A person of exceptional ability must substantially benefit prospectively the national economy, cultural or educational interests, or welfare of the United States because of his or her exceptional ability in the sciences, arts, or business. The person must also have a job offer from a U.S. employer to provide services in the sciences, arts, professions, or business. The regulation at 8 CFR 204.5(k)(2) defines exceptional ability in the sciences, arts, or business as having a degree of expertise significantly above that ordinarily encountered.
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“Very professional law firm. We had a difficult issue and Mr. Shusterman’s office got right onto the case and resolved the issue with USCIS. Because of their efforts, me and my family were able to get our Legal Permanent Residency card. My suggestion to those trying to obtain employment based card. Don’t look for money saving attorney. They will cost you lot more in long run. Go to a law firm which is professional and knowledgeable. It pays in the long term.”
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General Information – Exceptional Ability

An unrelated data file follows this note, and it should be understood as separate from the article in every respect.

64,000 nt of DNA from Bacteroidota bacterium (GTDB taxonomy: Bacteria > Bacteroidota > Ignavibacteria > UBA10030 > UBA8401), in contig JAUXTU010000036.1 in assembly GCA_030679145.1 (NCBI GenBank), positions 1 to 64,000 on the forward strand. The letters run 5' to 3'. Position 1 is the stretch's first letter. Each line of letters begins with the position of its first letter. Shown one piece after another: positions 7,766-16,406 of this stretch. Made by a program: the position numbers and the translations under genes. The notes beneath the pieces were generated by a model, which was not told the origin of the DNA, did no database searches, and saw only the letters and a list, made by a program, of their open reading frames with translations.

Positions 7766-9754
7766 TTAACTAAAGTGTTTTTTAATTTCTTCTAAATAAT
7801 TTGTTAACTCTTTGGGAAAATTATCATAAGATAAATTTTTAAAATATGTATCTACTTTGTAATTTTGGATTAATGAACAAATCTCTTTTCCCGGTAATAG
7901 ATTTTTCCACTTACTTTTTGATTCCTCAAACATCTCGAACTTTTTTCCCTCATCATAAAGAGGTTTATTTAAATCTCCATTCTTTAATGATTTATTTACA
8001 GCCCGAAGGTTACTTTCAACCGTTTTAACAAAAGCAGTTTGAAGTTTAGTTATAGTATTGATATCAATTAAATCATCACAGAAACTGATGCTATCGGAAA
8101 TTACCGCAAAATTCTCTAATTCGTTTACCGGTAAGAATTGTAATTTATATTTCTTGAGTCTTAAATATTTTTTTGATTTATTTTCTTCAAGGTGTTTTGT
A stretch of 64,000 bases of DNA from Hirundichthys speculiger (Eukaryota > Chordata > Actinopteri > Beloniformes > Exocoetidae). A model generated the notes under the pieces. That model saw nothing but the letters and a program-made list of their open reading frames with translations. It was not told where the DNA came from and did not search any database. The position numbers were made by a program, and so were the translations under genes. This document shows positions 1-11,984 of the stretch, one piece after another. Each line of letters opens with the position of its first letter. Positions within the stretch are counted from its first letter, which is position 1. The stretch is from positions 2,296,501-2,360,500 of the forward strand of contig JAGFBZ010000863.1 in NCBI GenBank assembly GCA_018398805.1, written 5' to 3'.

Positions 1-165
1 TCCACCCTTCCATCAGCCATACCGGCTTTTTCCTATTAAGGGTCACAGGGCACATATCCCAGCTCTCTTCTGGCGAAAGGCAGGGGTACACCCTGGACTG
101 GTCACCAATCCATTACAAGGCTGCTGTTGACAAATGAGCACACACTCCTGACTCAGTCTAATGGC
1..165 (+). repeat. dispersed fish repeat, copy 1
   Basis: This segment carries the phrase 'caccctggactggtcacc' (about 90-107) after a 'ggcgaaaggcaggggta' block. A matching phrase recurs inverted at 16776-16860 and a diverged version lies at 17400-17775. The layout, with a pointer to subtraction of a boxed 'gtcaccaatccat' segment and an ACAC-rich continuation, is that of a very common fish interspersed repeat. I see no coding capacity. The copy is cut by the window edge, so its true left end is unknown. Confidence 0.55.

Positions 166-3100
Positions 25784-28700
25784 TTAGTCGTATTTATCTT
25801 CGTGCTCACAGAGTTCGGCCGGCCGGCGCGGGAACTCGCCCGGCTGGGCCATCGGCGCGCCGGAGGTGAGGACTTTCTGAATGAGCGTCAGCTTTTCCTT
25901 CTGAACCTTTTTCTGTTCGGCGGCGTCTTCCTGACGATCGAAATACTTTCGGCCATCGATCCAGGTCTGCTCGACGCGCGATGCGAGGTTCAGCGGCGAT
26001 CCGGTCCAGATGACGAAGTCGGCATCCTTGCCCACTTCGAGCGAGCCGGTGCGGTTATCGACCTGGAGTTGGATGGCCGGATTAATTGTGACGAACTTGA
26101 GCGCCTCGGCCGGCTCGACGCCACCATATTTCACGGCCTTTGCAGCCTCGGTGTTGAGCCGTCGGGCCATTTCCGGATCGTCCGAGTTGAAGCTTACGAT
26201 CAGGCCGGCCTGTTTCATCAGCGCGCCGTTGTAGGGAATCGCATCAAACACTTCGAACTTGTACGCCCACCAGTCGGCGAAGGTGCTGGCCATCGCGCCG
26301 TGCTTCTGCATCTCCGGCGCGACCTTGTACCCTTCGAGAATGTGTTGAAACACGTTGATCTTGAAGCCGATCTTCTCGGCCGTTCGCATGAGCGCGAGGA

USCIS regulations, at 8 C.F.R. section 204.5(k)(3), require that to show that you are a person of exceptional ability in the sciences, arts, or business, your employer must submit a petition to the USCIS. The petition must be accompanied by at least three of the following items:
- An official academic record showing that the alien has a degree, diploma, certificate, or similar award from a college, university, school, or other institution of learning relating to the area of exceptional ability;
- Evidence in the form of letter(s) from current or former employer(s) showing that the alien has at least ten years of full-time experience in the occupation for which he or she is being sought;
- A license to practice the profession or certification for a particular profession or occupation;
- Evidence that the alien has commanded a salary, or other remuneration for services, which demonstrates exceptional ability;
- Evidence of membership in professional associations; or
- Evidence of recognition for achievements and significant contributions to the industry or field by peers, governmental entities, or professional or business organizations.
If the above standards do not readily apply to your occupation, your employer may submit comparable evidence to establish your eligibility.
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Carl Shusterman served as an INS Trial Attorney (1976-82) before opening an 8 attorney firm specializing in immigration law. He is a Certified Specialist in Immigration Law who has testified as an expert witness before the Senate Immigration Subcommittee. Carl was featured in the February 2018 edition of SuperLawyers Magazine.
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